- The wholesaler has nine branches countrywide and employs 417. It said the financial hit will force the company to take special measures to avoid retrenchments or may have to “retrench some employees due to operational reasons”.
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ZIMBABWE’S largest wholesaler N Richards has threatened to halt expansion plans and retrench if it is forced to pay ZWL$30m backdated Value Added Tax (VAT) on rice of 25kg and below.
Wholesalers and retailers and the Ministry of Finance and Economic Development are loggerheads after Treasury insisted that VAT should be paid backdated to 2017.
The retailers said it is impossible for them to collect the backdated VAT since they had not levied it and that the same Ministry had given them a reprieve not to pay the tax head which means they cannot collect the VAT on future sales.
In a letter to Confederation of Zimbabwe Retailers (CZR) president Denford Mutashu, N Richards Group said should ZIMRA persist in its approach, it means that “we are unable to continue our business as a going concern”.
“Our ongoing expansion projects will be also be negatively impacted and we will be forced to halt construction which will make our future as a business uncertain and we will lose opportunities to grow,” the wholesaler wrote in a letter dated June 21, 2021.
The wholesaler has nine branches countrywide and employs 417. It said the financial hit will force the company to take special measures to avoid retrenchments or may have to “retrench some employees due to operational reasons”.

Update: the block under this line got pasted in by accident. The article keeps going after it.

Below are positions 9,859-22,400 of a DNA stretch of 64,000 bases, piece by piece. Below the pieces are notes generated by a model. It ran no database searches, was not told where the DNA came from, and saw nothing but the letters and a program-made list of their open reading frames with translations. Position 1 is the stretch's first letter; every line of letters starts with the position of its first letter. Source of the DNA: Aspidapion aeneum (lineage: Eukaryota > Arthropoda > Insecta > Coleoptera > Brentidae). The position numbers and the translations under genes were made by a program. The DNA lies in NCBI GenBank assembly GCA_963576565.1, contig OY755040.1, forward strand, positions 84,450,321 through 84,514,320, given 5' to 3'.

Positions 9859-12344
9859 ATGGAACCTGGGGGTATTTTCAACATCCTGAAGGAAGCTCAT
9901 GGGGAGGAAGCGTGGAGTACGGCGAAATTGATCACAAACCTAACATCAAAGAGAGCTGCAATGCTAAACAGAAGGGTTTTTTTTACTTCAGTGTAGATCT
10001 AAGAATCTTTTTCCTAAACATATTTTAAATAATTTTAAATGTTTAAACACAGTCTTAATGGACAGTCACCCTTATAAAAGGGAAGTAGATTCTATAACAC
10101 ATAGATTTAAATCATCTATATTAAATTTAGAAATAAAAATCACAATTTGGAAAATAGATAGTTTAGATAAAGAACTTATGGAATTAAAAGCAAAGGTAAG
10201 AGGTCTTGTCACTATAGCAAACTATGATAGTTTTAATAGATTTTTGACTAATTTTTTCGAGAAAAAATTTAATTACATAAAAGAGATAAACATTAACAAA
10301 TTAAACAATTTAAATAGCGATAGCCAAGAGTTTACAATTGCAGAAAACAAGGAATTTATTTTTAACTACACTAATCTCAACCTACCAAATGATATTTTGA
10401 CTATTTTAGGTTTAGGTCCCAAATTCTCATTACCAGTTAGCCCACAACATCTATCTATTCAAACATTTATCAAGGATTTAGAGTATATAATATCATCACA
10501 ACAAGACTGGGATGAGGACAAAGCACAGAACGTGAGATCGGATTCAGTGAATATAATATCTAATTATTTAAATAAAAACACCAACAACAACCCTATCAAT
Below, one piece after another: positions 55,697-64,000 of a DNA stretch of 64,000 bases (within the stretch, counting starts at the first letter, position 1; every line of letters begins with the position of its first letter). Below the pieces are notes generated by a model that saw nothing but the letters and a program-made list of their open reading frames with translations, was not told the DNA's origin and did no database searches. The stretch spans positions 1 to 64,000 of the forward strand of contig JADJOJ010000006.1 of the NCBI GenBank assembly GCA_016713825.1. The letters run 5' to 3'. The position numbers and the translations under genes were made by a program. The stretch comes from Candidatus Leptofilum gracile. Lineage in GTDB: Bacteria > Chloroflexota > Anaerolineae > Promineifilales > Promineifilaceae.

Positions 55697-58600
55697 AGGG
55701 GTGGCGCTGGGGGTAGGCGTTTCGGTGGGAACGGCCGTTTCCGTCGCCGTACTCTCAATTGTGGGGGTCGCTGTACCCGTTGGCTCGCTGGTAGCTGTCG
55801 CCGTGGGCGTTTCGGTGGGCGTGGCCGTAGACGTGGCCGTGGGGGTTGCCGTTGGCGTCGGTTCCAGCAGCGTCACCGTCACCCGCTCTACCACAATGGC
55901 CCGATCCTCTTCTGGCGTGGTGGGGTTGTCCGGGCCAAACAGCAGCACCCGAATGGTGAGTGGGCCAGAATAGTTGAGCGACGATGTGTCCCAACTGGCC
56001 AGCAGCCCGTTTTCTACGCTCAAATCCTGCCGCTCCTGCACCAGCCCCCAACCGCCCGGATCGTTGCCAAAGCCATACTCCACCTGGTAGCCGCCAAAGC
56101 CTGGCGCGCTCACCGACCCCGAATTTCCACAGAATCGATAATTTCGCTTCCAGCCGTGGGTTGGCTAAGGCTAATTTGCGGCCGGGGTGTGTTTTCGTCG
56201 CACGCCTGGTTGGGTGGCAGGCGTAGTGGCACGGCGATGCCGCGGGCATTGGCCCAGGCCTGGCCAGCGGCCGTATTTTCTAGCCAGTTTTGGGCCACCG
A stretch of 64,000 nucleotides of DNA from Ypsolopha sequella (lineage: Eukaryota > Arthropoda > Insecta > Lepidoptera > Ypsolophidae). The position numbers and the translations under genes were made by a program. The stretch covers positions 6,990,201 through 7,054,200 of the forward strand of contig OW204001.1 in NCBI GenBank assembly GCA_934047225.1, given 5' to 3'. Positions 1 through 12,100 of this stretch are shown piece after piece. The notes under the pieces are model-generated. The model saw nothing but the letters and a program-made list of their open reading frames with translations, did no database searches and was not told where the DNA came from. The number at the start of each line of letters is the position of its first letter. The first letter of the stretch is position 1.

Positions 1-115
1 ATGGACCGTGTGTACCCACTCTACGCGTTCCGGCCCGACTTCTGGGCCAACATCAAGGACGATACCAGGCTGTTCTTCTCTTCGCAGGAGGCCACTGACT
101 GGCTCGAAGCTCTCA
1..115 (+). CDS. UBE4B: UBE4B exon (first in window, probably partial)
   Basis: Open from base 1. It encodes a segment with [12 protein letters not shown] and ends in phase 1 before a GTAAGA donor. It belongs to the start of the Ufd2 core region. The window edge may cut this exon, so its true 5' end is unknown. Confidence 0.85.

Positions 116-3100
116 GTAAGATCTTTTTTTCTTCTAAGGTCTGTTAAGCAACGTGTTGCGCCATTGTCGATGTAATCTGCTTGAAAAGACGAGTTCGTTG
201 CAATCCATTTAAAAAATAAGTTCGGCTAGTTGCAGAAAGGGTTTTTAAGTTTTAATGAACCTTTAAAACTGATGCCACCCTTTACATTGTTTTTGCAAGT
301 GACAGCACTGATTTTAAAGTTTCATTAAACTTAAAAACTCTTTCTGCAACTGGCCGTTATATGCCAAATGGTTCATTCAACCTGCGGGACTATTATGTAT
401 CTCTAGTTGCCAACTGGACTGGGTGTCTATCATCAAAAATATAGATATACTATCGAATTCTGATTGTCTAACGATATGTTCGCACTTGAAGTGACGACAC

“This would have knock on effects on their livelihoods and those of their dependents,” it said.
Observers said Thursday the predicament faced by the wholesaler is the same faced by other players in the whole rice value chain. The threat by N Richards has jolted CZR into action.
In a letter to Finance minister Mthuli Ncube, said N Richards supports the entire value chain of both traders and manufacturers and there will be devastating effects were the wholesaler downsizes.
He said while CZR was mindful that government needed revenue due to the pandemic, raising it through the current assessments will do “more harm than good” for the economy and had short and long term ramifications.
Mutashu said CZR and Grain Millers Association of Zimbabwe will marshal resources from the private sector to support the government fight pandemic, once the tax matter has been resolved.
“We will engage members who would have benefitted through the amended Statutory Instrument to possibly put funds towards the procurement of vaccines and/or PPEs to create a win-win between government and business,” he wrote in a letter dated July 8.
Local businesses have been by the Covid-19 pandemic which has resulted in shorter working hours as part of measures put in place by government to contain the spread of the virus. BT ■